What you need to know about Decatur’s UDO
City Planning Director Amanda Thompson waited in a room at the Decatur Recreation Center on Tuesday for people interested in the city’s zoning code rewrite, called a Unified Development Ordinance.
The UDO covers a lot of ground, establishing new rules about on tear-downs, outdoor lighting, energy efficiency and even how many farm animals you can keep on your property.
The city of Decatur recently released the first draft of the UDO and is in the process of gathering input from the public. City Commissioners will have their first opportunity to approve the new and revised regulations on Sept. 15.
The UDO mostly clarifies what’s already on the books. Thompson said it’s “95 percent” cleanup. But there are some changes that the city wants the public to be aware of.
One thing that’s not changing, however, is the current zoning of properties in the city.
“We have created some new zoning districts,” Thompson said. “We are not rezoning any new properties.”
Another important point of clarification concerns historic districts. Thompson said historic districts will remain unaffected by the new rules, because they are governed by the city’s Historic Preservation Commission.
Here are the big changes proposed in the first draft of the UDO.
1) Properties will have to become more energy efficient and that could cost you. The draft sets new standards that mandate “green buildings” in both residential and commercial areas. The rules apply to new construction and improvements that exceed 50 percent of a property’s appraised market value. That will mean an additional cost to residents and developers because they will have to get an independent certification as part of their building projects. Thompson said the city doesn’t currently have estimates on what the certifications might cost.
“We are requiring a third-party certification and that cost ranges depending on the project,” Thompson said. “One thing, as I’ve been meeting with people, I’m asking them to send me their specific examples so we can do cost comparisons.”
2) There will be zoning that will promote economic diversity in housing. One of the ongoing concerns about development in Decatur is the amount of distance it creates between newer, wealthier residents in bigger houses and older residents with smaller houses on smaller lots. Thompson said there are two zoning classifications intended to promote a more diverse housing stock in the city. The first is R-50 single residential family district, which allows for residential development on 5,000 square foot lots. The second zoning classification is RM-22, which is a middle ground between single family residential and town homes. It would cover things like duplexes and triplexes. The density can not exceed 22 units per acre, according to the draft of the UDO.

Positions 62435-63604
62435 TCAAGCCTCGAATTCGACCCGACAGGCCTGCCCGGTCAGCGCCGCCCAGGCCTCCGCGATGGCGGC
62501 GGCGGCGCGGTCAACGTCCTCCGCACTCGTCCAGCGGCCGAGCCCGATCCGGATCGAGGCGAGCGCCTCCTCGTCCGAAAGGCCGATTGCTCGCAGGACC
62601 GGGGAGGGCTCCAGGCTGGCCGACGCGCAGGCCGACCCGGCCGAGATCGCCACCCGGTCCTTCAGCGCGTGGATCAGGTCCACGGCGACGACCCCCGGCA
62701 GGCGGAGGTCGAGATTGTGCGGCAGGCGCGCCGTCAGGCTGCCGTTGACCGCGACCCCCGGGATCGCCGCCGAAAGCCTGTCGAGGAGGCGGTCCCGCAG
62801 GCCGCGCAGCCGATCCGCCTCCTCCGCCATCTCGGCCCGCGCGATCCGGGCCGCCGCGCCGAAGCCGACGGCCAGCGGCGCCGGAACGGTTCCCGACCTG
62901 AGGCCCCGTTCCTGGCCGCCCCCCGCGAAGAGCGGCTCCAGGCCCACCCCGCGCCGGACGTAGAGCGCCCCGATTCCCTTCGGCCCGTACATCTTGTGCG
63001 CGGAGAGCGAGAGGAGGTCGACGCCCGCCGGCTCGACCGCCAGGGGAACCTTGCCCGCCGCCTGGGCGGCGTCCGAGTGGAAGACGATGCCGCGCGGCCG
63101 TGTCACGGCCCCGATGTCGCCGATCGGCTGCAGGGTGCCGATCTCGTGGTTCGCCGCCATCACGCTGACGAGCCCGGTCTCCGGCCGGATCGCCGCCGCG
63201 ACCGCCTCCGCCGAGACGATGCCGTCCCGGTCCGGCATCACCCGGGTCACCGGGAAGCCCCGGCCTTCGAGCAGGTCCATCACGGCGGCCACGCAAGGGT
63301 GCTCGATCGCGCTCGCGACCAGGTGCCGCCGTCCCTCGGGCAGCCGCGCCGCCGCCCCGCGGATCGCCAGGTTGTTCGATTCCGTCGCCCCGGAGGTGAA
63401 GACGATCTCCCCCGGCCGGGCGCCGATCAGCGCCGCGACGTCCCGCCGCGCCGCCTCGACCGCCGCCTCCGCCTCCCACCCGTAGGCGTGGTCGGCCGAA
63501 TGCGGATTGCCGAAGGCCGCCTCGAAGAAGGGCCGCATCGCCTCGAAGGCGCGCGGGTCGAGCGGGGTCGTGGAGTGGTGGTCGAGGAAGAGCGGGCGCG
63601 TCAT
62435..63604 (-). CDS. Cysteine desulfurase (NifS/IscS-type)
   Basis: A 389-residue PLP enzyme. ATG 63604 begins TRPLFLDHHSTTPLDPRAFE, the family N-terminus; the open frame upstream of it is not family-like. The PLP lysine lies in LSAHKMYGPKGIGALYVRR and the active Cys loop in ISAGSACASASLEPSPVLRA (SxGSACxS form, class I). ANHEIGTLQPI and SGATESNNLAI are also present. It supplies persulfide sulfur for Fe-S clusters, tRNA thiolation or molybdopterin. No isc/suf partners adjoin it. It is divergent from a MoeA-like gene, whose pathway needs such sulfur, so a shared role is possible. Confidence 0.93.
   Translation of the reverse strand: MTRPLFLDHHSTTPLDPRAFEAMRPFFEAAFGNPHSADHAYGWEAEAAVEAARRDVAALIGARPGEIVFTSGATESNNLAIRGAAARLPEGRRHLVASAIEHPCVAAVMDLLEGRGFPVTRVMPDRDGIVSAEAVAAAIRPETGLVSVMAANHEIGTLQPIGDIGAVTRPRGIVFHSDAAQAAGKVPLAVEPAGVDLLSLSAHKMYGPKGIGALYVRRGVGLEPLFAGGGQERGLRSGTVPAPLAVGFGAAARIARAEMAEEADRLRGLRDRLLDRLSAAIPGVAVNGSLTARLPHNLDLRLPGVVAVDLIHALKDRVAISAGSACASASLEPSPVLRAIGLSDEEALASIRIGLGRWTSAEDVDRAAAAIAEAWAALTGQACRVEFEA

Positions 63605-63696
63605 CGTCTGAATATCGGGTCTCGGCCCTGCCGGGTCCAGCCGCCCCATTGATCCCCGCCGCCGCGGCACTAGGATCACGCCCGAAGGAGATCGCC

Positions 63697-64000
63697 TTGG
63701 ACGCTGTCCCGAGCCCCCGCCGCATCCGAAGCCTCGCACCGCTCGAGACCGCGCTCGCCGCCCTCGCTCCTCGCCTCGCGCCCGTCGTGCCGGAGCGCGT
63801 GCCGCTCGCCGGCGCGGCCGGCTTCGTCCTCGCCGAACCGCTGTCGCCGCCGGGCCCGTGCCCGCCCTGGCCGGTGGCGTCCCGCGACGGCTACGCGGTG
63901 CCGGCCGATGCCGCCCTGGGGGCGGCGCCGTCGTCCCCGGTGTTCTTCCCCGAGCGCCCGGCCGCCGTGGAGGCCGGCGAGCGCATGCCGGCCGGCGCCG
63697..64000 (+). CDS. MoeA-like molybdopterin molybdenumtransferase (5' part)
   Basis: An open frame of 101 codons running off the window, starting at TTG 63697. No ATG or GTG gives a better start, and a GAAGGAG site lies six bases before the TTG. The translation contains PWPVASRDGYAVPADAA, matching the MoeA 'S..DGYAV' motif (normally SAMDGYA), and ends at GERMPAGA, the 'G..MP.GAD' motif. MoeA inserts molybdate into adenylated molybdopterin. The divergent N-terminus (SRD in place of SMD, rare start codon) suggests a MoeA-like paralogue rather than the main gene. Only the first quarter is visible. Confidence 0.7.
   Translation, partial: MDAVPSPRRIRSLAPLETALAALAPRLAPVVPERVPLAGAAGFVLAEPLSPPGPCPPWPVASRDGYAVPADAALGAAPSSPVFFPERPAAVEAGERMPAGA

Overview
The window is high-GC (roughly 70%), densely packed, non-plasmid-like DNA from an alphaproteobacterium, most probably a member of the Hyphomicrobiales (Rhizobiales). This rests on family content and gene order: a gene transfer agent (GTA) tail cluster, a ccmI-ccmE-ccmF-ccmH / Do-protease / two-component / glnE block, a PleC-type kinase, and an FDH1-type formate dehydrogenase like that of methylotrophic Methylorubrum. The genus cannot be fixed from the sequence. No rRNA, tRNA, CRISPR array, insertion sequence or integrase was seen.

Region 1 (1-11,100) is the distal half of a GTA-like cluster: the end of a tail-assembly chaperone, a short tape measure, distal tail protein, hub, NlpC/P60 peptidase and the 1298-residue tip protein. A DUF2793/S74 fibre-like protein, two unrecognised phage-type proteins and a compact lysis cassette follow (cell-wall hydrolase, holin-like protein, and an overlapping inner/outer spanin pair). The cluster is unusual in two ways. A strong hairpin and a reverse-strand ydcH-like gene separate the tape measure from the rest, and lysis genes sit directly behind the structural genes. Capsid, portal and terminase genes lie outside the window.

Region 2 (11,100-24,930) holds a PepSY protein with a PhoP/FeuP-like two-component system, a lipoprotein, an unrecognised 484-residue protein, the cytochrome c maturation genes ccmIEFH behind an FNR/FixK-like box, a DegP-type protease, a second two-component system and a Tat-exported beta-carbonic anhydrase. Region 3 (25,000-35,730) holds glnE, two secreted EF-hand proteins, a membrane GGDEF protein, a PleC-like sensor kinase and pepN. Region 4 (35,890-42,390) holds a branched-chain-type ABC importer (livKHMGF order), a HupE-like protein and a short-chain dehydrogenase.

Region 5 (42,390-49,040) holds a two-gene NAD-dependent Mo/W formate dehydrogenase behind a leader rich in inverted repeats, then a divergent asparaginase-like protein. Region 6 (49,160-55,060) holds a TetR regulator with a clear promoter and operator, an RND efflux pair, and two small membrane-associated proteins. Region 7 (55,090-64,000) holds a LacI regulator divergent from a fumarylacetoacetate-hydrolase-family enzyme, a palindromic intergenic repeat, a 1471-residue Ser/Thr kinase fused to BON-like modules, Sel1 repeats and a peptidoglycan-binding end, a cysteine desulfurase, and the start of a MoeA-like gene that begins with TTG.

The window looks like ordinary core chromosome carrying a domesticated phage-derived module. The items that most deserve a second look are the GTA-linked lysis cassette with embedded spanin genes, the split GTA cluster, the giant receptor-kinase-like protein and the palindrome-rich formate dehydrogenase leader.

3) It would give the city the ability to slow down tear-downs. Infill housing is another hot topic in Decatur. Developers are buying older houses, knocking them down and rebuilding bigger houses on the lots. The city’s UDO will not stop housing demolition, but it will give officials the ability to slow it down. Under the draft, the city can delay a demolition permit for up to 90 days.
“We know residents want to know when a demolition is going to happen,” Thompson said. “They want an opportunity to save historic structures if they can.”
The minimum delay on a demolition permit is 15 days, Thompson said.
4) You can have goats and pigs. Under the draft, you can keep up to two pygmy goats and up to two pot-bellied pigs, or one of each. But you can’t do a Noah’s Ark thing and have two of each animal. You can have as many chickens as your lot size allows, Thompson said.
5) Lighting restrictions are in, but unbundled parking is out. There’s a whole new section addressing light pollution in the city, but the city scrapped plans to require landlords to offer two leases: one that includes parking and one that doesn’t. Thompson said the city learned it could not implement the “unbundled parking” idea without a major overhaul of citywide parking regulations. The new lighting rules, on the other hand, are an expansive attempt to control light pollution in the city. It creates a whole new category of banned lightning including aerial lasers, mercury vapor lamps, searchlight style lights (which means no Bat-Signals), and “other very intense lighting.” It defines this lighting as “exceeding 200,000 lumens.”
The draft UDO is more than 400 pages long, so these summaries barely scratch the surface. You can read the full draft by clicking here.
There will be additional public input “open house” sessions this week. The complete schedule is listed on the Decaturish events calendar, which you can see by clicking here.
We’d also like to hear your thoughts about the first draft of the UDO. Leave your observations in the comments section or drop us a line at email@example.com.